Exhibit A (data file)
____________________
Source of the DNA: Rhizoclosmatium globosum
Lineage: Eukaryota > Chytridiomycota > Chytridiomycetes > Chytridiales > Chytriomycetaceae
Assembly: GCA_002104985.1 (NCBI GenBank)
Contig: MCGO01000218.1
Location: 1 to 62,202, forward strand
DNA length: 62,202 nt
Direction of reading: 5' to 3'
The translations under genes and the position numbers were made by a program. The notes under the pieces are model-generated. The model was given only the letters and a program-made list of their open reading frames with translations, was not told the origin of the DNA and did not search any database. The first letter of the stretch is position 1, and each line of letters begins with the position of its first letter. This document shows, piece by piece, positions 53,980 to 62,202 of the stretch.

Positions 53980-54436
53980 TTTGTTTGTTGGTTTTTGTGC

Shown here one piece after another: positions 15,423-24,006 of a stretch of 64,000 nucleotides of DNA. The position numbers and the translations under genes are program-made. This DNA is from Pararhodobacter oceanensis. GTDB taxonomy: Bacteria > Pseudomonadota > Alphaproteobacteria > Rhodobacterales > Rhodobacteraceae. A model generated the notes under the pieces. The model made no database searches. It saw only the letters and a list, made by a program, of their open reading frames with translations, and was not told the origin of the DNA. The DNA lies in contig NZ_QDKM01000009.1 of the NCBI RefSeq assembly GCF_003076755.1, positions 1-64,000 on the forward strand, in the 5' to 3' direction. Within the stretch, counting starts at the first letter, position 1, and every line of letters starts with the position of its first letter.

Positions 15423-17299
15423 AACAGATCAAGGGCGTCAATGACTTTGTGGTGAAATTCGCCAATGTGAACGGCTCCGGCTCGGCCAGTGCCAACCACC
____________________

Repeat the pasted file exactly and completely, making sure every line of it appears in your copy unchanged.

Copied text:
Source of the DNA: Rhizoclosmatium globosum
Lineage: Eukaryota > Chytridiomycota > Chytridiomycetes > Chytridiales > Chytriomycetaceae
Assembly: GCA_002104985.1 (NCBI GenBank)
Contig: MCGO01000218.1
Location: 1 to 62,202, forward strand
DNA length: 62,202 nt
Direction of reading: 5' to 3'
The translations under genes and the position numbers were made by a program. The notes under the pieces are model-generated. The model was given only the letters and a program-made list of their open reading frames with translations, was not told the origin of the DNA and did not search any database. The first letter of the stretch is position 1, and each line of letters begins with the position of its first letter. This document shows, piece by piece, positions 53,980 to 62,202 of the stretch.

Positions 53980-54436
53980 TTTGTTTGTTGGTTTTTGTGC

Shown here one piece after another: positions 15,423-24,006 of a stretch of 64,000 nucleotides of DNA. The position numbers and the translations under genes are program-made. This DNA is from Pararhodobacter oceanensis. GTDB taxonomy: Bacteria > Pseudomonadota > Alphaproteobacteria > Rhodobacterales > Rhodobacteraceae. A model generated the notes under the pieces. The model made no database searches. It saw only the letters and a list, made by a program, of their open reading frames with translations, and was not told the origin of the DNA. The DNA lies in contig NZ_QDKM01000009.1 of the NCBI RefSeq assembly GCF_003076755.1, positions 1-64,000 on the forward strand, in the 5' to 3' direction. Within the stretch, counting starts at the first letter, position 1, and every line of letters starts with the position of its first letter.

Positions 15423-17299
15423 AACAGATCAAGGGCGTCAATGACTTTGTGGTGAAATTCGCCAATGTGAACGGCTCCGGCTCGGCCAGTGCCAACCACC